Ah yes, that unlevel playing field again. It just keeps tilting one way or the other.
Next the Fed weighs in with another proclamation that doesn’t make sense. I like how it just “points”, dumbly, rather than commenting:
The Fed declined to comment, but pointed to its announcement of the 2013 stress tests in November, in which it said it expected a bank to demonstrate “it can achieve, readily and without difficulty, the ratios required by the Basel III framework as it would come into effect in the United States.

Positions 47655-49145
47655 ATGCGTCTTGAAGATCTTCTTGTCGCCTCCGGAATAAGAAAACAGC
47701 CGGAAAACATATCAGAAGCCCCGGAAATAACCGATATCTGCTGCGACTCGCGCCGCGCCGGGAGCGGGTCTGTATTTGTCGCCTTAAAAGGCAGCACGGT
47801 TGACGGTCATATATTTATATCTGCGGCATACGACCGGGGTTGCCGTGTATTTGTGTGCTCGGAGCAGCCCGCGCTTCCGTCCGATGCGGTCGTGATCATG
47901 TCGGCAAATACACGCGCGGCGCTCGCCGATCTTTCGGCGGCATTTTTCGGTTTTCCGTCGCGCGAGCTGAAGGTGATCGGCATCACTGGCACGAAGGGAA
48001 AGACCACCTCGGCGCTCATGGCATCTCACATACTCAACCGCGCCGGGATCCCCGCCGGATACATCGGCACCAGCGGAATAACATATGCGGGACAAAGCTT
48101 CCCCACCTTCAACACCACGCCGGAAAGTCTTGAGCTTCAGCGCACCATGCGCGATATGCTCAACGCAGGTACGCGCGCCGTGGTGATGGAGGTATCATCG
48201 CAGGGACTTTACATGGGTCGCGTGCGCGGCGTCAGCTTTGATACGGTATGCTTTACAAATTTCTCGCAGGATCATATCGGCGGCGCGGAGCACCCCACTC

That’s the Basel III framework for which, if we recall paragraph one of the article, “the US will not have formal rules in place”, right? That certainly implies the sort of stress test one might expect any bank to pass. In 2006, when Basel II was being piloted in the US, a regulator’s request from various banks for a risk weighted asset calculation, on some benchmark asset basket or other, got responses that put the risk weight at anything between 1% and 74%. From this one is supposed to calculate a capital requirement. Remember that the US banks haven’t deployed Basel II yet, never mind Basel III, and don’t appear to have put much if any effort into Basel II since the GFC. So (just as an instance, never mind all the other Basel II paraphernalia) did they ever sort out the risk weights that they got wrong in 06? Anyhow, whatever the state of their Basel II models (I would expect, flaky), none of it is in real, live use. Anyone who knows how well banks test software would say that makes Basel II implementations pretty much an unknown quantity. Now we layer a more complex Basel III on top of an untested Basel II and expect all that to work smoothly. It seems very improbable. Lisa Pollack has another recent example of what can go wrong, somewhere between the regulators and the regulatory output, when things get complicated, with this corking FSA “explanation” of a mixup: